LUSU’s latest Cross Campus Officer elections were all about sex. You may have missed it (I really would not blame you if you had). Debate was raging across campus about how the Union deals with it’s sexual minorities and their representation.
Naturally, as with all matters relating to the LGBTQ (Lesbian, Gay, Bisexual, Transgender and Queer) when I say the debate was raging; I mean a few people whispered about it a little. There was, unfortunately, no grand open debate; only a hust with a few questions afterwards from those few LUSU loyalists who remained until 11pm. So, assuming you missed it, let me remind you of what was whispered quietly.
When taking the decision to run for the LGBTQ Cross Campus Officer and for Pendle JCR LGBTQ it became apparent to me that I could not rely solely on my LGBTQ friends to elect me. I had to appeal to a wider audience. I had to appeal to the heterosexual majority. Bless you guys, you are actually rather easy to please. All one needs do is to do a hust and seem particularly wound up over some issue or another, throw in a sprinkle of specialist terms that no one dare admit they do not recognise or understand and hey presto you are an officer. Thanks, but really, you guys deserve more.
After all, you are the people who voted me into office. Why then do I only bare any obligation to represent those who fall under the categories of LGBT and Q? Surely if you vote, you ought to have some sort of vested interest in the outcome? Why also do LGBTQ Students not have a say in their own representation? We can vote equally to any other, it is true, but what use is a vote if we can’t even collectively affect the outcome of the ballot?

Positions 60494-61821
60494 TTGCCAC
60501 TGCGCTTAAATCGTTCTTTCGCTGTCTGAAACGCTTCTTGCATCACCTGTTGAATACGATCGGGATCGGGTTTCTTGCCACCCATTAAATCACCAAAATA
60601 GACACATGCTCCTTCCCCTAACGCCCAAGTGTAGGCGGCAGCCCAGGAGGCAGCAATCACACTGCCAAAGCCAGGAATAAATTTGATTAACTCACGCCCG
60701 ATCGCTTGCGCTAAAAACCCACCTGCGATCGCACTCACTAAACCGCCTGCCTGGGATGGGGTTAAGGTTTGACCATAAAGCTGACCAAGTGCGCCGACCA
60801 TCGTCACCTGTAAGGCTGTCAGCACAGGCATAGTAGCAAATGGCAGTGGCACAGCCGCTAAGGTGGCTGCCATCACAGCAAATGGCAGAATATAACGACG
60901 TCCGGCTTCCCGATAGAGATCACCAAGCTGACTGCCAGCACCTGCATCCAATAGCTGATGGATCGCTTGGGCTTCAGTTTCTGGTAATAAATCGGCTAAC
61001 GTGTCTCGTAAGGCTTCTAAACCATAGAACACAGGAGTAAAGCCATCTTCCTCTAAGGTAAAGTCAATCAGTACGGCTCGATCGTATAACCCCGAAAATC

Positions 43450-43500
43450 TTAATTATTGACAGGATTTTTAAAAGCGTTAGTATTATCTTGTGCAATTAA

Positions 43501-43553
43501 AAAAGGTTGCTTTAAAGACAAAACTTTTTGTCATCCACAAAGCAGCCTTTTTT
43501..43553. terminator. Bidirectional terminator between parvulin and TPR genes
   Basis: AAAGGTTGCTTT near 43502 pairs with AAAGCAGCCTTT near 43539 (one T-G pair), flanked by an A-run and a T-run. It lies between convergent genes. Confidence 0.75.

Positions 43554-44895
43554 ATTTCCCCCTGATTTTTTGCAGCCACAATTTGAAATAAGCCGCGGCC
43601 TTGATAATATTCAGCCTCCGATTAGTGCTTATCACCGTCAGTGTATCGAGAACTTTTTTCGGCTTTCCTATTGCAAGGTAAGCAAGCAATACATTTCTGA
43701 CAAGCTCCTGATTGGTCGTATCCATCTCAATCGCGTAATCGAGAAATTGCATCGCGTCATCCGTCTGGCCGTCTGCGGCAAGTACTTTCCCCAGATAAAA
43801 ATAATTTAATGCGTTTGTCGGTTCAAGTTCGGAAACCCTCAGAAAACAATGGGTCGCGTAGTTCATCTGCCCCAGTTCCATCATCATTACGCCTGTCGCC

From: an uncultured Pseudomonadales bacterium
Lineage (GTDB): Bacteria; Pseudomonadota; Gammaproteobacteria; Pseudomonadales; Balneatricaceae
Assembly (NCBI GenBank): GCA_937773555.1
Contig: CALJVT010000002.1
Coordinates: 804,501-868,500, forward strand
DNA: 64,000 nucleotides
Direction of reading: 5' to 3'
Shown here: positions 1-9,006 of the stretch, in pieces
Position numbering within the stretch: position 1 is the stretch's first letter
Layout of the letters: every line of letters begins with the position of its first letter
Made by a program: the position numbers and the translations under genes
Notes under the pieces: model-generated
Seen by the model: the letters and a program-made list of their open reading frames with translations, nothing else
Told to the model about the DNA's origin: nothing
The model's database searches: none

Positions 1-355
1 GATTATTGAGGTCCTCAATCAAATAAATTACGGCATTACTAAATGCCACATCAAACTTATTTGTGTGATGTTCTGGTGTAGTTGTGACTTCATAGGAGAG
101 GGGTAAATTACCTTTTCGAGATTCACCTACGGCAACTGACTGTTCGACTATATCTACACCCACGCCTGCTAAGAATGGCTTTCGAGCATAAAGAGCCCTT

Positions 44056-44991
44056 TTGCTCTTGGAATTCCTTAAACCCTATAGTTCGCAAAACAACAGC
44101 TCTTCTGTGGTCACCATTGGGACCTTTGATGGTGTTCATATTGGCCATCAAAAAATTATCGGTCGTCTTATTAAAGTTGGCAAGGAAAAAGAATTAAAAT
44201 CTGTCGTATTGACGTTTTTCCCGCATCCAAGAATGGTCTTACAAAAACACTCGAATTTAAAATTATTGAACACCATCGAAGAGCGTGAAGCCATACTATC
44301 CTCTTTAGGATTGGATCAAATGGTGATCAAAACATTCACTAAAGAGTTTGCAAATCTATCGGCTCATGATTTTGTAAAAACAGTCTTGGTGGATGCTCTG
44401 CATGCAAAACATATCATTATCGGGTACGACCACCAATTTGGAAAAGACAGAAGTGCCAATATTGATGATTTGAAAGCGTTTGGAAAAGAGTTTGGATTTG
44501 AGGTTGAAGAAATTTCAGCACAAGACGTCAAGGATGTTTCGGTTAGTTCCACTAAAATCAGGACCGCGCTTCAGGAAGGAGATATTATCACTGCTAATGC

And so I made the case for the LGBTQ Officer to be reshaped into a Sexuality Officer with responsibility for the sexual health and wellbeing of all who can vote them in. It had a mixed reception. In LUSU, it went down like a rock. The other two candidates opposed it and if the questions after the hust are anything to go by, the other LUSU officers did not much like the notion either. Compare that to Pendle where about two dozen students came to me after speeches had ended and told me they agreed entirely and we can see that this is a contentious issue.
I was elected to the Pendle JCR but not as a Cross Campus Officer (CCO). Thus the case for consensus arises. A JCR member who has been elected on a mandate to reform and a CCO elected on a mandate to block it. In my mind, that is a perfect recipe for a Christmas sitcom. Not so much for a joint-campaign.
The review has now come then of the way in which Pendle and the Union deal with minority sexualities, gender identity, democratic mandates and remits. The solution? We went to Trev and had a pint. Robin Goodings, the newly elected LGBTQ CCO, his predecessor Sarah Newport, Pete Macmillan, LUSU’s Vice President (Equality, Welfare and Diversity) and I sat down and talked sex.
What we came out with was rather interesting. We agreed. My fears of a three man gang up against me were shattered, as a constructive discussion on where we in the JCRs and Union stood on such matters, took shape. We talked about how the Pendle JCR position needed to be inclusive of all but that LGBTQ still needed to be visible. In the end, Robin and I walked away with a piece of paper each outlining what had been provisionally agreed to.
I will be presenting that consensus to Pendle’s JCR elect over the next week or so and will be formally presenting it to the JCR in the coming term. By Easter, we may see our consensus in place.
It’s a success for compromise and it says a lot for the future of LGBTQ on campus. Lancaster’s Sexual Consensus is here and it looks to be popular. Two men, two different mandates, one agreement. Hey, maybe we could form a coalition?